In 1959, the Canadian Broadcasting Corporation aired R.C.M.P., a half-hour dramatic series about an RCMP detachment keeping the peace and fighting crime. Filmed in black and white, in and around Ottawa by Crawley Films, the series was co-produced with the BBC and the Australian Broadcasting Corporation and ran for 39 episodes. It was noted for its pairing of Québécois and Anglo officers.
Canadians also poke fun at the RCMP with Sergeant Renfrew and his faithful dog Cuddles in various sketches produced by the Royal Canadian Air Farce comedy troupe. On That ’70s Show Mounties were played by SCTV alumni Joe Flaherty and Dave Thomas. The British have also exploited the myth: the BBC television series Monty Python’s Flying Circus featured a group of Mounties singing the chorus in The Lumberjack Song in the lumberjack sketch. The 1972–1990 CBC series The Beachcombers features a character named Constable John Constable who attempts to enforce the law in the town of Gibsons, British Columbia.
In comic books, the Marvel Comics characters of Alpha Flight are described on several occasions as “RCMP auxiliaries,” and two of their members, Snowbird and the second Major Mapleleaf are depicted as serving members of the force. In the latter case, due to trademark issues, Major Mapleleaf is described as a “Royal Canadian Mountie” in the opening roll call pages of each issue of Alpha Flight he appears in.
Charles Bronson and Lee Marvin starred in the 1981 movie Death Hunt that fictionalized the RCMP pursuit of Albert Johnson.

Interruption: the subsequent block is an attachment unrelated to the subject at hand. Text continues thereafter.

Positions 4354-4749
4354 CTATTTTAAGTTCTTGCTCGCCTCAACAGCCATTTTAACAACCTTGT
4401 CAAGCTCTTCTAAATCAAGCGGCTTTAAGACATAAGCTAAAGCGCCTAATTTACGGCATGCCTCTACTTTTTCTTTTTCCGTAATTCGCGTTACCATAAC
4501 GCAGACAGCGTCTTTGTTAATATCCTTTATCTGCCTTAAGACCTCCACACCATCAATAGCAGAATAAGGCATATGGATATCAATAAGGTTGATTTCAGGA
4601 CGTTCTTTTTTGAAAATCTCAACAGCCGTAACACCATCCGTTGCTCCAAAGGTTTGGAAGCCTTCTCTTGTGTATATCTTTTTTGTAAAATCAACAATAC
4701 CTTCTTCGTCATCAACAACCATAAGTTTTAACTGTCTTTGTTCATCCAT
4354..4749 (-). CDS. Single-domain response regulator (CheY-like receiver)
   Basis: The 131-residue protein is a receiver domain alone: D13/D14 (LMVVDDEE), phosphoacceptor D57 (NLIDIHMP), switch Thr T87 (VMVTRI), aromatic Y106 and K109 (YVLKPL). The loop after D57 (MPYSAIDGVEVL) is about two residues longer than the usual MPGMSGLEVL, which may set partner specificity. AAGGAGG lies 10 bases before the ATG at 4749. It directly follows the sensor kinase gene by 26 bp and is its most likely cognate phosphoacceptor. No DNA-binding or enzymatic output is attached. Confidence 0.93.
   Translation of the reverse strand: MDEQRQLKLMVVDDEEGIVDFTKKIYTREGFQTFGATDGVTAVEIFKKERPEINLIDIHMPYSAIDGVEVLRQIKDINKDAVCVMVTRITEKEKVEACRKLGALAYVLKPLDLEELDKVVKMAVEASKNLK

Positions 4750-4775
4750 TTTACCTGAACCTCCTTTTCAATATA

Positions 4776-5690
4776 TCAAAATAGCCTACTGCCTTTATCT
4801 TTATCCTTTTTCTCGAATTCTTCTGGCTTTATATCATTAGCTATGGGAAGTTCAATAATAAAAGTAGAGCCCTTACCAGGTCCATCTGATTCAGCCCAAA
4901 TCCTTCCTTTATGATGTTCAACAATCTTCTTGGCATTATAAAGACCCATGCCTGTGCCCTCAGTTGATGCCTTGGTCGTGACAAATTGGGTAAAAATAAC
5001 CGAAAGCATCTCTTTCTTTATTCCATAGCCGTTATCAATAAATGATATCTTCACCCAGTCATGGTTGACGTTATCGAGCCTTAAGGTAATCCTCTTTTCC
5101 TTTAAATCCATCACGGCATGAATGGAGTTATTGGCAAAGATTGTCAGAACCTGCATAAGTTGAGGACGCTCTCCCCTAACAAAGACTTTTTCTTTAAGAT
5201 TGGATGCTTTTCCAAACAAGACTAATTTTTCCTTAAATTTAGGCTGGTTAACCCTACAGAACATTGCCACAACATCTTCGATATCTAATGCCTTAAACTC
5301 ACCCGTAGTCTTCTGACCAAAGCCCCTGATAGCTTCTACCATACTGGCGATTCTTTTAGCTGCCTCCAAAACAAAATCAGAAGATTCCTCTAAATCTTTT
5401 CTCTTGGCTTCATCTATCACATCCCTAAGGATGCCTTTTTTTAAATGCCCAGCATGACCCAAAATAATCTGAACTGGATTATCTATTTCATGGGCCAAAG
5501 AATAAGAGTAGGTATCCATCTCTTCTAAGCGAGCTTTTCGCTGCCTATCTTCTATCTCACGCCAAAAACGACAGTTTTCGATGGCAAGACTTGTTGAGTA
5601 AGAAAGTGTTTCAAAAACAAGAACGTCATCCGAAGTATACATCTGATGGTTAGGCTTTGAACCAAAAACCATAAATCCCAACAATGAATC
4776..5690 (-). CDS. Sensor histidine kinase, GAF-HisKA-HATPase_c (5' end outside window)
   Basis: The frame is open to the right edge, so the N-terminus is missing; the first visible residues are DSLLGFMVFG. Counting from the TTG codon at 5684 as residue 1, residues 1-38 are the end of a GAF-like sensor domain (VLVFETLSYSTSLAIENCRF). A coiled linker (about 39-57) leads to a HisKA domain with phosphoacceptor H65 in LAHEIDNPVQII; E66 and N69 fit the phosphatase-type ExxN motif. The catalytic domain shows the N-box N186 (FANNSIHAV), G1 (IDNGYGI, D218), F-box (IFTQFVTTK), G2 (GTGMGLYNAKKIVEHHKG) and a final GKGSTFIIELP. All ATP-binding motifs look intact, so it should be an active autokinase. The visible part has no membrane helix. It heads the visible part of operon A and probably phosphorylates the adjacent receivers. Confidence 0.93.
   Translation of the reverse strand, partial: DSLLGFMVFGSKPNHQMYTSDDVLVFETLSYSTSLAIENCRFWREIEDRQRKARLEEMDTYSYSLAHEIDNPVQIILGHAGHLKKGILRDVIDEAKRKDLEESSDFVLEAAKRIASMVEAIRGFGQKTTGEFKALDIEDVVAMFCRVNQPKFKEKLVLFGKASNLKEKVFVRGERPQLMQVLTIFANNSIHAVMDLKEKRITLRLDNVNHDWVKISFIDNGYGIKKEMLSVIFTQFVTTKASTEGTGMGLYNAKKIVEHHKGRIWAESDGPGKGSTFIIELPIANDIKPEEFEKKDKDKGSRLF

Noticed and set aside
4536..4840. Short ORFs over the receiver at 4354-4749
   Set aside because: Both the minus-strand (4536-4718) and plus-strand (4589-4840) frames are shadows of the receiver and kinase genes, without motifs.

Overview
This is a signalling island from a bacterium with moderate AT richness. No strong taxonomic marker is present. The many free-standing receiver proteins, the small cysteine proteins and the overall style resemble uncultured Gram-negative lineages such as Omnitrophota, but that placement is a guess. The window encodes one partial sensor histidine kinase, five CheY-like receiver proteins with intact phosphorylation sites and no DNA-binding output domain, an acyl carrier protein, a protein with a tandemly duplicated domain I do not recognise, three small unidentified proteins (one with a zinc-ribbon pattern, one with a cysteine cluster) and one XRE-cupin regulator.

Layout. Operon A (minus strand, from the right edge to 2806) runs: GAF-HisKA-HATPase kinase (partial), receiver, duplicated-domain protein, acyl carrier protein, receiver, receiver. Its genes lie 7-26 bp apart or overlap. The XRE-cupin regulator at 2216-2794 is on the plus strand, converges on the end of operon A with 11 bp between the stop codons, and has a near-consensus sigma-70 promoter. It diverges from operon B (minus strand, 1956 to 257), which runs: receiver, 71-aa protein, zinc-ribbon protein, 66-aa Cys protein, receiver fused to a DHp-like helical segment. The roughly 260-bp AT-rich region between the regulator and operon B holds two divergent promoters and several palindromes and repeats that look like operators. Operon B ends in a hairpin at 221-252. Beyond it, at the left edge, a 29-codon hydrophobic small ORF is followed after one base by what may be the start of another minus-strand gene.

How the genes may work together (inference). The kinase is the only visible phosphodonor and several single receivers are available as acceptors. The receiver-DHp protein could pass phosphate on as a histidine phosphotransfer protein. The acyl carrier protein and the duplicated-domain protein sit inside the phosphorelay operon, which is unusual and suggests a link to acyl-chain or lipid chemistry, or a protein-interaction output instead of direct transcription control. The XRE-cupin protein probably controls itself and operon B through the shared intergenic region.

In the early 1990s, Canadian professional wrestler Jacques Rougeau utilized the gimmick of “The Mountie” while wrestling for the WWF. He typically wore the Red Serge to the ring, and carried a shock stick as an illegal weapon. As his character was portrayed as an evil Mountie, the RCMP ultimately won an injunction preventing Rougeau from wrestling as this character in Canada, though he was not prevented from doing so outside the country. He briefly held the Intercontinental Championship in 1992.
The 1998 swan song of Nick Berry’s time on UK drama Heartbeat features his character, Sergeant Nick Rowan, transferring to Canada and taking the rank of constable in the Mounties. The special telemovie was titled Heartbeat: Changing Places. The 1994–1998 TV series Due South pairs Mountie Constable Benton Fraser with streetwise American detective Ray Vecchio cleaning up the streets of Chicago. It mainly derives its entertainment from the perceived differences in attitude and culture between these two countries’ police forces. Fraser is depicted as honest and polite to a fault, even refusing to carry a loaded sidearm when “assisting” Detective Vecchio.
A pair of Mounties staff the RCMP detachment in the fictional town of Lynx River, Northwest Territories, in the CBC series North of 60. The series, which aired from 1992 to 1998, is about events in the mostly indigenous community, but the Mounties feature prominently in each episode. Another TV series from the 1990s, Bordertown features an NWMP corporal paired with a U.S. marshal securing law and order on a frontier U.S.–Canada border town. In the ABC TV mini-series Answered by Fire, at least three Mounties are featured. Mounties also appear in the TV series When Calls the Heart (Hallmark Channel).
The 1987 Brian De Palma film The Untouchables features cooperation between the Treasury Department task force, led by Eliot Ness, and the Mounties against liquor smuggling across the Canada–United States border.
The 1995 album C’est Cheese by Canadian musical comedy group The Arrogant Worms includes “The Mountie Song”, which tells the story of a dissatisfied Mountie. In his 1999, album Soiree Newfoundland musician A. Frank Willis included “Savage Cop in Savage Cove” which was based on a true story and went on to become a big hit.